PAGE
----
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The 2003 Ed Nelson Lecture. Smoking Cessation Revisited. Is It Time to Change Our Approach?

Clinical approaches to smoking cessation are based on a goal of increasing the odds that a given person will quit smoking. Current treatment recommendations are based on meta-analyses of randomized clinical trials conducted over short intervals. An underlying assumption is that nicotine is the primary reason it is so difficult to quit and that pharmacotherapies are the "best" way to treat the underlying dependency. Data on the relative risk of developing tobacco related disease is used as the basis for selecting priority sub-populations (e.g., those who smoke the most). But should these data be used as the foundation for creating national strategies for the treatment of smokers? The presenter will use data from Canada to offer a different view. He will argue that national strategies should not be simple extrapolations of clinical treatments or relative risk ratios. He will argue that national strategies must employ different goals and outcome measures. For example, our aim should be to use available resources to maximally reduce the health and economic burden of smoking. Policies that create supportive environments, communication campaigns that build self-awareness and efficacy, combined with a triage system that matches smokers to different types of treatment should be the foundation of our approach. Traditional clinical approaches (especially pharmacotherapy) should be used selectively rather than universally.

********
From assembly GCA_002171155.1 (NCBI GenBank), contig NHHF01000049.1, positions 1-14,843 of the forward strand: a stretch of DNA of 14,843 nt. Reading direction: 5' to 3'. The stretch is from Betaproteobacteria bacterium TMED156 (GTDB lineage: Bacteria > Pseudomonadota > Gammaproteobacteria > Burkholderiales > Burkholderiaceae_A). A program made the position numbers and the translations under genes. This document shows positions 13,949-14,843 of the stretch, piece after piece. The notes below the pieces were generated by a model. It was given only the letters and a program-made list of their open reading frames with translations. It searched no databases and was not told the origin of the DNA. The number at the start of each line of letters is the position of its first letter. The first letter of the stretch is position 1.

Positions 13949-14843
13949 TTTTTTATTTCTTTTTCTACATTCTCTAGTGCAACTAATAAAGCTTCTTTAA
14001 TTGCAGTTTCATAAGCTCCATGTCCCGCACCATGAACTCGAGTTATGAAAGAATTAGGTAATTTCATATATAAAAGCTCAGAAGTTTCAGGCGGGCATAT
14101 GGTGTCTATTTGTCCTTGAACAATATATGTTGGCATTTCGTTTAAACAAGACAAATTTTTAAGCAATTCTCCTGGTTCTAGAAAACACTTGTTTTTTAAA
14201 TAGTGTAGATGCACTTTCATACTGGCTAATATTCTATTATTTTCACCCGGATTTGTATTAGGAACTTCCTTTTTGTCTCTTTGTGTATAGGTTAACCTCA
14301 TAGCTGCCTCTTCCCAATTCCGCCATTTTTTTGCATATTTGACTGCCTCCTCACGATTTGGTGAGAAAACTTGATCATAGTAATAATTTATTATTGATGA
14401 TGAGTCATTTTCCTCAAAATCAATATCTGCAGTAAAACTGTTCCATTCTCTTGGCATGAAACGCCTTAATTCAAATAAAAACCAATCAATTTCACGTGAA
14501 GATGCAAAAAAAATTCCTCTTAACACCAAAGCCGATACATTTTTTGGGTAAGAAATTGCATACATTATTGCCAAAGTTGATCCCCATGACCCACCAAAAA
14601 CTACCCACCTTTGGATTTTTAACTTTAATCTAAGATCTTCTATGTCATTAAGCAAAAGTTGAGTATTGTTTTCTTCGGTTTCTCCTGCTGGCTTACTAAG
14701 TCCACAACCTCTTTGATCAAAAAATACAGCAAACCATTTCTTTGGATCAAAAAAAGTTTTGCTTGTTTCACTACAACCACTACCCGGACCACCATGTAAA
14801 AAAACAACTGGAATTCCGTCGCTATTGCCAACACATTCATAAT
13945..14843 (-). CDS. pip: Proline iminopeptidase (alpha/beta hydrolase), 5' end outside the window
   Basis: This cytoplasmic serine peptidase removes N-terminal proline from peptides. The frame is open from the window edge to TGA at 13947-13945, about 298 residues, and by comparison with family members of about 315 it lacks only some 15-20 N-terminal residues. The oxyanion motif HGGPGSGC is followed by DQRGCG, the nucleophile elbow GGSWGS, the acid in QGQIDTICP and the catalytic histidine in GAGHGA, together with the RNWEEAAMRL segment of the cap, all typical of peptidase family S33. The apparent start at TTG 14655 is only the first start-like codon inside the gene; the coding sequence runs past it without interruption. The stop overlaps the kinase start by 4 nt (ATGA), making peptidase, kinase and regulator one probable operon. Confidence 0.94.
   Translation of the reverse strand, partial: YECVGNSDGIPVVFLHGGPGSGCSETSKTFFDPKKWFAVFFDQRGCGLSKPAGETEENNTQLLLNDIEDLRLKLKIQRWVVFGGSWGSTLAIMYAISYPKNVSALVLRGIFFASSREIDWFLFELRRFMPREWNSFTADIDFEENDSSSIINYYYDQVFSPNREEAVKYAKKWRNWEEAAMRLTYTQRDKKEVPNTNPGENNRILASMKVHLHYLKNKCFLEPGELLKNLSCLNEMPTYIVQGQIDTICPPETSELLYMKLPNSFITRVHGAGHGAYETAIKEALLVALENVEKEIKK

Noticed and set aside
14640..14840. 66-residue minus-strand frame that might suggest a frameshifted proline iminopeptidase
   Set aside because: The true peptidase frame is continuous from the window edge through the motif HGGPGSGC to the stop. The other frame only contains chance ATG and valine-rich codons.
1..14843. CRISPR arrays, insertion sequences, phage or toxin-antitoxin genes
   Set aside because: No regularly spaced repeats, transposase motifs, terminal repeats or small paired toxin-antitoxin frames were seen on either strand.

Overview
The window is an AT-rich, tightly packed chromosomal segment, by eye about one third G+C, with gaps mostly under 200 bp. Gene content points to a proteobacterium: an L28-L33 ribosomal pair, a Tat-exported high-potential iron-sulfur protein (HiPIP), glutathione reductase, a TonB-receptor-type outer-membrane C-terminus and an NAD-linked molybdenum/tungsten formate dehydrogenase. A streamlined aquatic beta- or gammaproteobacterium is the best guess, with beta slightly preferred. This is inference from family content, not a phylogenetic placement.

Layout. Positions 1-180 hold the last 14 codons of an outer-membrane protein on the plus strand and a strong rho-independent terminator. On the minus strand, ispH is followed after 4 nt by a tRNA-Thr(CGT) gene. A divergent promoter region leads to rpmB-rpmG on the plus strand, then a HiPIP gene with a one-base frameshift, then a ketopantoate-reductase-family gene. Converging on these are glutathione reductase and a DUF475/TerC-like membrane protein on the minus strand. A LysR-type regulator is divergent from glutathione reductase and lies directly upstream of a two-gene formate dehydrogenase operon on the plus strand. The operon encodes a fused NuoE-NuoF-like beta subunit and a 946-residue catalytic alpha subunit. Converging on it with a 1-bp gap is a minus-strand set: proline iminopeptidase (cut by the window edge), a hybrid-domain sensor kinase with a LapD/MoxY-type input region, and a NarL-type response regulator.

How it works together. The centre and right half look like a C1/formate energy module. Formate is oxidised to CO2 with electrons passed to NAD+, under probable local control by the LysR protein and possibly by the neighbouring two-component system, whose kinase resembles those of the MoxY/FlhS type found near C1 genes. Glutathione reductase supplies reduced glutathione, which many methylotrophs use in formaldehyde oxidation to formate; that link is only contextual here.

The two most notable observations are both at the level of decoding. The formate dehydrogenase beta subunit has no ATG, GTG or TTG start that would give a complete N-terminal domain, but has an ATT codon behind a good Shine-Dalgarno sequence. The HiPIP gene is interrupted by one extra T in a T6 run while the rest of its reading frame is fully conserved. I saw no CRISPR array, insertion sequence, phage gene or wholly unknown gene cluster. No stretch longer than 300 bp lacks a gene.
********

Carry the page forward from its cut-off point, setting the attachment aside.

About the speaker

Paul McDonald is a Professor of Health Studies and Director of the Health Behaviour Research Group at the University of Waterloo. Professor McDonald is also a Principal Investigator with the Ontario Tobacco Research Unit. He holds a Ph.D. in Health Behaviour from the University of Waterloo and a M.A. in Clinical Psychology from the University of Western Ontario. Dr. McDonald has published a number of peer-reviewed papers and technical reports in the area of population based and clinical approaches to smoking cessation. His current research aims to improve the health impact and cost efficiency of smoking cessation treatments, communication campaigns and policies.

Dr. McDonald works closely with program providers and decision makers in government and non-profit agencies to develop and test tobacco control interventions. He is a principal designer of Canada's largest telephone helpline for smokers, and the author of some of the most widely used self-help smoking cessation booklets and websites in Canada. He has recently completed a consultation paper for the Government of Canada that recommended a national framework for smoking cessation.

We are delighted to have Paul McDonald agree to present the inaugural Ed Nelson Lecture. This presentation is named in honour of the Society's founder, who sadly passed away in the summer of 2002.

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The authors declare that they have no competing interests.

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McDonald, P. The 2003 Ed Nelson Lecture. Smoking Cessation Revisited. Is It Time to Change Our Approach?. Tob. Induced Dis. 1, 233 (2003).

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